There’s a Book for That: Banned Books Week
This year’s Banned Books Week is celebrating diversity. Below is a selection of books by diverse authors or containing diverse content that have been frequently challenged and/or banned.
“While diversity is seldom given as a reason for a challenge, it seems, in fact, to be an underlying and unspoken factor. These challenged works are often about people and issues which include LGBTQIA, people of color, gender diversity, people with disabilities, and ethnic, cultural, and religious minorities—people or issues that, perhaps, challengers would prefer not to consider.” (bannedbooksweek.org)
To learn more and for free resources visit: ala.org
A LESSON BEFORE DYING by Ernest J. Gaines
From the author of A Gathering of Old Men and The Autobiography of Miss Jane Pittman comes a deep and compassionate novel. A young man who returns to 1940s Cajun country to teach visits a black youth on death row for a crime he didn’t commit. Together they come to understand the heroism of resisting.
PERSEPOLIS: THE STORY OF A CHILDHOOD by Marjane Satrapi
Wise, funny, and heartbreaking, Persepolis is Marjane Satrapi’s memoir of growing up in Iran during the Islamic Revolution.
HABIBI by Craig Thompson
At once contemporary and timeless, Habibi gives us a love story, in the form of a graphic novel, of astounding resonance: a parable about our relationship to the natural world, the cultural divide between the first and third worlds, the common heritage of Christianity and Islam, and, most potently, the magic of storytelling.
In the searing pages of this classic autobiography, originally published in 1964, Malcolm X, the Muslim leader, firebrand, and anti-integrationist, tells the extraordinary story of his life and the growth of the Black Muslim movement to veteran writer and journalist Alex Haley. In a unique collaboration, Haley worked with Malcolm X for nearly two years, interviewing, listening to, and understanding the most controversial leader of his time.
THE HOUSE OF THE SPIRITS by Isabel Allende
In one of the most important and beloved Latin American works of the twentieth century, Isabel Allende weaves a luminous tapestry of three generations of the Trueba family, revealing both triumphs and tragedies.
THE DIARY OF A YOUNG GIRL by Anne Frank, Otto M. Frank…
Since its publication in 1947, ANNE FRANK: THE DIARY OF A YOUNG GIRL has been read by tens of millions of people all over the world. It remains a beloved and deeply admired testament to the indestructible nature of the human spirit.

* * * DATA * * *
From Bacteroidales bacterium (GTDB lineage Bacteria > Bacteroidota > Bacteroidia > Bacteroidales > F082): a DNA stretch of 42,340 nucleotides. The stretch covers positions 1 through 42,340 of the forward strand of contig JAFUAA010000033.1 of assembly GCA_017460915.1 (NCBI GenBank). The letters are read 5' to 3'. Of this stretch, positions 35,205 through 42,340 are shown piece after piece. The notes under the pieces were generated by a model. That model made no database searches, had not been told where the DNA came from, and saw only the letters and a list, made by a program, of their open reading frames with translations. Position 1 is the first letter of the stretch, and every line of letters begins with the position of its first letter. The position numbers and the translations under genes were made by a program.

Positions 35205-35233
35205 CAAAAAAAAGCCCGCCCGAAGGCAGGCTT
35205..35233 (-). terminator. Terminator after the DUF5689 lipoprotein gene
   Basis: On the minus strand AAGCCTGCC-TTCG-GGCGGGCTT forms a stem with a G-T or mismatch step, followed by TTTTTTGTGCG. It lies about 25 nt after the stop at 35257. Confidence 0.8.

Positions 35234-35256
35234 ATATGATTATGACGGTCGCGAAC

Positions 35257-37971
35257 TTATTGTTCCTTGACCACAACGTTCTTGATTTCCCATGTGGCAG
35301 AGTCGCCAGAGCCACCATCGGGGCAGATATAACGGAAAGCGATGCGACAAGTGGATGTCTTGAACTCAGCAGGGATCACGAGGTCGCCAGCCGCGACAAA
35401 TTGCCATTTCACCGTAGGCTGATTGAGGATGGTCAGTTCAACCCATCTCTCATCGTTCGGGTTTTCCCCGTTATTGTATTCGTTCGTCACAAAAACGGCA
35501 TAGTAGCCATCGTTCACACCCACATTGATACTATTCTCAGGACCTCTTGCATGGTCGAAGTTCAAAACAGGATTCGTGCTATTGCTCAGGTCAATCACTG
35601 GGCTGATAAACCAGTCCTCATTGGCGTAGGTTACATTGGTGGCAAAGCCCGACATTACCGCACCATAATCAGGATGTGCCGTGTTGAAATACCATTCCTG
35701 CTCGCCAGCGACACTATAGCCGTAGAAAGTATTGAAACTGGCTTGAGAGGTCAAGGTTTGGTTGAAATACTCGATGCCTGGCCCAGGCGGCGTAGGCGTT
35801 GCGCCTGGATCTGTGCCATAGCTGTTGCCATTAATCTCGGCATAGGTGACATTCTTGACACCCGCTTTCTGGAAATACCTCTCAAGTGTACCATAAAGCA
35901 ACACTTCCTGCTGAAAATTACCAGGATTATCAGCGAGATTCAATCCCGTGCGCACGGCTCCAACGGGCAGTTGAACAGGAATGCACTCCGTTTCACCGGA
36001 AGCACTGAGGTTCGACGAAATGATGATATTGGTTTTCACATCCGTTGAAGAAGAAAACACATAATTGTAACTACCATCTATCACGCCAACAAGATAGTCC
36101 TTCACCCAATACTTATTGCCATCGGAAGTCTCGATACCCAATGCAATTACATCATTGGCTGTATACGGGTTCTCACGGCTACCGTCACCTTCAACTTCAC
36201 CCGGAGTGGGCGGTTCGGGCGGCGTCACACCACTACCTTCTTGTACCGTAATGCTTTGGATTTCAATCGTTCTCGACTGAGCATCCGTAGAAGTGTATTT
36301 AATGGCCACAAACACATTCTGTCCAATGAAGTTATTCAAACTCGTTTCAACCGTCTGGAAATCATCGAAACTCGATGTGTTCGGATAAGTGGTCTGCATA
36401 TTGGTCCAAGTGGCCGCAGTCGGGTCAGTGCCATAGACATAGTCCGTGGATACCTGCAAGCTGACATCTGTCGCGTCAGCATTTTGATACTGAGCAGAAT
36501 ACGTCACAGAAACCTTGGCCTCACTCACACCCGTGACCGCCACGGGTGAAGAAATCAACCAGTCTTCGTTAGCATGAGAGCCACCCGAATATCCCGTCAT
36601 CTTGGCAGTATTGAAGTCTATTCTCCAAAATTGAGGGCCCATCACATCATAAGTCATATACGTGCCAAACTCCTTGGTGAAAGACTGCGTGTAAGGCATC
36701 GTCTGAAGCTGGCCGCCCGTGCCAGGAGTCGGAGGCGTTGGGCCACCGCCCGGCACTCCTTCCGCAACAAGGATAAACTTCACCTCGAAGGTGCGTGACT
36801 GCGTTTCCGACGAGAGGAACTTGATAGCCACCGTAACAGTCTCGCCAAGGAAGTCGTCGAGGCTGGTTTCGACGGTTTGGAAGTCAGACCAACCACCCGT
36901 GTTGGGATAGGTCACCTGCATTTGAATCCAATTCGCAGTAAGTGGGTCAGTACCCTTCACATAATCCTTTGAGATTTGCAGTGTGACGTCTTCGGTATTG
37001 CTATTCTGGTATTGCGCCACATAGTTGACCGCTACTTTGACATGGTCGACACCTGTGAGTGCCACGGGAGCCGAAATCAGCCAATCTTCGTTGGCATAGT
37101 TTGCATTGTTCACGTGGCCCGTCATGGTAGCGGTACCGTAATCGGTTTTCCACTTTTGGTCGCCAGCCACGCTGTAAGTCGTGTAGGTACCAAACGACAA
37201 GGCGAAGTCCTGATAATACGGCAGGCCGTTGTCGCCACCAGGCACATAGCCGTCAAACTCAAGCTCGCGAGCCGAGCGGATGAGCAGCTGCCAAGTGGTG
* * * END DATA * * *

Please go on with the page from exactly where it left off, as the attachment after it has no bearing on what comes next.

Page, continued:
THE CURIOUS INCIDENT OF THE DOG IN THE NIGHT-TIME by Mark Haddon
An instant classic—both poignant and funny—about an autistic boy who sets out to solve the murder of a neighbor’s dog and discovers unexpected truths about himself and the world.
FOR YOUNGER READERS
I AM JAZZ by Jessica Herthel, Jazz Jennings, Shelagh McNicholas; Ages 4 to 8
The story of a transgender child based on the real-life experience of Jazz Jennings, who has become a spokesperson for transkids everywhere.
“This is an essential tool for parents and teachers to share with children whether those kids identify as trans or not. I wish I had had a book like this when I was a kid struggling with gender identity questions. I found it deeply moving in its simplicity and honesty.”—Laverne Cox (who plays Sophia in “Orange Is the New Black”)
HOOPS by Walter Dean Myers, John Ballard; Ages 12 And Up
All eyes are on seventeen-year-old Lonnie Jackson while he practices with his team for a city-wide basketball Tournament of Champions. His coach, Cal, knows Lonnie has what it takes to be a pro basketball player because he, too, once had the chance—but sold out.
TWO BOYS KISSING by David Levithan; Ages 14 And Up
Based on true events—and narrated by a Greek Chorus of the generation of gay men lost to AIDS—TWO BOYS KISSING follows Harry and Craig, two seventeen-year-olds who are about to take part in a 32-hour marathon of kissing to set a new Guinness World Record.
For more information on these and other banned/challenged titles visit: Banned Books Week, 2016